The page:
Janelle once learned that we lose fat from our breath, more specifically our exhales. She thinks of that every time her side cramps while she’s jogging or when it’s -20 degrees Celsius in the winter months. She listens to podcasts through wireless Soundpeats, a knockoff brand, but they work just the same. Karen Kilgariff, Georgia Hardstak, Lester Holt, Josh Mankiewicz, reluctantly Ashley Flowers, Delia D’Ambra, Shankar Vedantam, Whitt Missildine – they all keep her company while she runs.
Janelle lives in an apartment in Edmonton, on the eleventh floor. She tells her mother in North Battleford on the phone, no one is allowed to enter the elevator together anymore unless they are part of the same household. Masks mandatory. Preferably N-95’s. But they are out of stock right now. She rides the elevator down alone, the same alone she is in her 540 square foot suite. Janelle hasn’t seen a human in three days. She wonders if this is what it’s like to be a widowed senior. Or a victim of kodokushi, the lonely death.
Why don’t you come home? Her mother offers. But her new boyfriend Gary is there. Janelle doesn’t know Gary well. He is a smoker and doesn’t shave as often as he should. He drinks Pilsner and goes to the Golden Eagle Casino every day from 11 to 2 in the afternoon. Her childhood house is no longer hers to go back to. Her mother is just being polite.
It’s been four months since the ‘Great Quar’ began in response to covid. The sun thawed the ice off the roads and the street cleaners had since washed away the brown silt of salt and gravel. Grass turned green once again, but the life of summer stayed in hibernation, like a bear that didn’t make it through the winter.
Janelle continues to run, to breathe, to exhale and pant, but she can’t bring herself to put her black running shoes and sports bra on unless the Soundpeats are fully charged. They’re her anchor. Sometimes they produce the only voice she hears other than her own for days.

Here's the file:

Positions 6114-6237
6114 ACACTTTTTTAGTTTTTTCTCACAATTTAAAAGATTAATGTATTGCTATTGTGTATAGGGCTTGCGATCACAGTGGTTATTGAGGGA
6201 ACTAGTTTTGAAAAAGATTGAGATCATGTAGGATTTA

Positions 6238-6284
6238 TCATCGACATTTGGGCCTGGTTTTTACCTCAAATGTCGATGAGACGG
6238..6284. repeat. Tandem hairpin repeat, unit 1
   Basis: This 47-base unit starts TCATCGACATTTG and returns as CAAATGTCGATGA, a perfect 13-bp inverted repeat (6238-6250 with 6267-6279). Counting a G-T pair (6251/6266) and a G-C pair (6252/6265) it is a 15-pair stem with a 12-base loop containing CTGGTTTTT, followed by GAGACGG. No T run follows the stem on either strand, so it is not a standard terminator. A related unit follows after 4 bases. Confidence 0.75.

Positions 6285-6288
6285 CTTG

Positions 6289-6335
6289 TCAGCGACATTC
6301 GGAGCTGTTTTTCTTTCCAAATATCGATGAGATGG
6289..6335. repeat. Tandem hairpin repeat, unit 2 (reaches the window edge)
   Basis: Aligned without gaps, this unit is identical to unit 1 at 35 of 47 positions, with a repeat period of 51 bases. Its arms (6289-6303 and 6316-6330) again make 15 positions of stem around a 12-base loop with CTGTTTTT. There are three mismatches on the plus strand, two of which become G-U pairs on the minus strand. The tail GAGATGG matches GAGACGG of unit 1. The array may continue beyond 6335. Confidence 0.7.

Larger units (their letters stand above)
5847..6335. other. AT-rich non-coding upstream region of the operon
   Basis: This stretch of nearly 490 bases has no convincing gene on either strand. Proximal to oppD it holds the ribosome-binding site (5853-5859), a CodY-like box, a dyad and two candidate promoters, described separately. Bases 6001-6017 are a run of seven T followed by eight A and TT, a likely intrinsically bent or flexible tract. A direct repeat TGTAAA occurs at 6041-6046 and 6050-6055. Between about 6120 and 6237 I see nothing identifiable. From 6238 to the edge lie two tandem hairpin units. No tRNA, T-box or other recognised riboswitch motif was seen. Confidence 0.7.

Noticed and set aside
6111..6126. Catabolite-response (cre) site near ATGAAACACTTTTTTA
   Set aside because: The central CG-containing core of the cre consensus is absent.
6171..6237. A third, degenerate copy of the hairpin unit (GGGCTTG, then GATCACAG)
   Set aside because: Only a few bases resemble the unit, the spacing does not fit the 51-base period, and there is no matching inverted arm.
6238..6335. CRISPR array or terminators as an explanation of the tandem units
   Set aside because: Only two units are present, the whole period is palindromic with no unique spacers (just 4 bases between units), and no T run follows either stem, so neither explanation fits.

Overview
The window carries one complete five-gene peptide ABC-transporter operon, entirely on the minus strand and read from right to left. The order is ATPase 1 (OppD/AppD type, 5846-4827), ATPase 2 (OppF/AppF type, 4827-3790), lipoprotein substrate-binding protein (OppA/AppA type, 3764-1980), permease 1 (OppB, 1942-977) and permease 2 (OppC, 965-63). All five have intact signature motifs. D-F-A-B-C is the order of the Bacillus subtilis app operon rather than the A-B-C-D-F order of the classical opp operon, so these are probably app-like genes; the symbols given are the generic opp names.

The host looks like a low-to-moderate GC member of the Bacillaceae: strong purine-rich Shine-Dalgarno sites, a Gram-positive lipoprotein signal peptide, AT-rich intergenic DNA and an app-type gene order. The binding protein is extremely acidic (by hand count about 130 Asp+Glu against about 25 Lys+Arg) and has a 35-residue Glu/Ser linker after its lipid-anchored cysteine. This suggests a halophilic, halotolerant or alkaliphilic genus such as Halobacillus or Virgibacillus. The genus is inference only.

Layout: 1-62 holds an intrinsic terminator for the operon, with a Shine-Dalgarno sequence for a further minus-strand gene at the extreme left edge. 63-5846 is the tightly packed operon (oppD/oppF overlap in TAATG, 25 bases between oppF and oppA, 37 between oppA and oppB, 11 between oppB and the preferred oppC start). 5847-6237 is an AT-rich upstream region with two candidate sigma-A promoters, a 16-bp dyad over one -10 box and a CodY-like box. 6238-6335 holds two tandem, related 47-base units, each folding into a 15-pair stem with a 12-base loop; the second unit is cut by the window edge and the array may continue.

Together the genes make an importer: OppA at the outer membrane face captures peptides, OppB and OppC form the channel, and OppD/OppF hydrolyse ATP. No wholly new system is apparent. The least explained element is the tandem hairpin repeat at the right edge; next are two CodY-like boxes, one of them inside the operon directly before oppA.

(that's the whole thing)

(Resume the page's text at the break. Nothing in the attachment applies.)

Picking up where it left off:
Coming back from a morning run, Janelle strips her sweaty garments off, leaving the earbuds in. Looking at herself naked, she is in front of the cheap Wal-Mart body length mirror that rests against her bedroom wall. She grabs a hunk of fat on her stomach, feeling less disappointed than before — before when she first started examining herself in the mirror all those months ago.
Karen’s voice speaks directly into her ears, “Friendship leads to human connection, which feeds your soul. More than kale or spinning or fifteen-minute naps under your desk, conscious communication with your clutch friends is the best form of self-care.”
She sets the earbuds back in their case to charge, in her room, careful not to drop one as she plucks them from each tragus. Then she walks naked to the bathroom to the left, outside her bedroom, and turns on the shower to a lukewarm. I should text Samantha, she thinks as she rinses her hair, her mind mulling on Karen’s words.
Hey, how’s it going? She hits send. What a lame way to reach out, she thinks, but she’s out of practice, the conversations or words uttered from her own mouth have shrunk like dicks in a cold lake.
It's going good, how about you? What kind of response did she really expect? It was set up to be disingenuous and vague. Safe. Lifeless. Avoidant.
Well for starters, I’m lonely, bored, sad — happy that I lost weight though — wondering if the apocalypse is here, tired— no exhausted, angry — no, furious, scared, but really, I’m terrified. But Janelle sends, Yeah… I’m good too. No response warranted.
Humming florescent lights in the kitchen of her cheap flat ring in the silence like tinnitus. Janelle leans over from the kitchen counter, pointing the remote at the T.V. “And one of the most significant areas of risk continues to be social gatherings and I am very concerned from reports of people not following social distancing and-“ She quickly leans back over, switching it off.
Momentarily abandoning the boiling pot on the stove, Janelle goes back into her room, retrieving the earbuds from their Soundpeats charging cradle. Each bud plugs her ears like a child hiding under a pillow, their parents screaming below. She grabs her phone, opens Stitcher, and puts on Dateline, desperate for the soothing sound of a friend’s voice.
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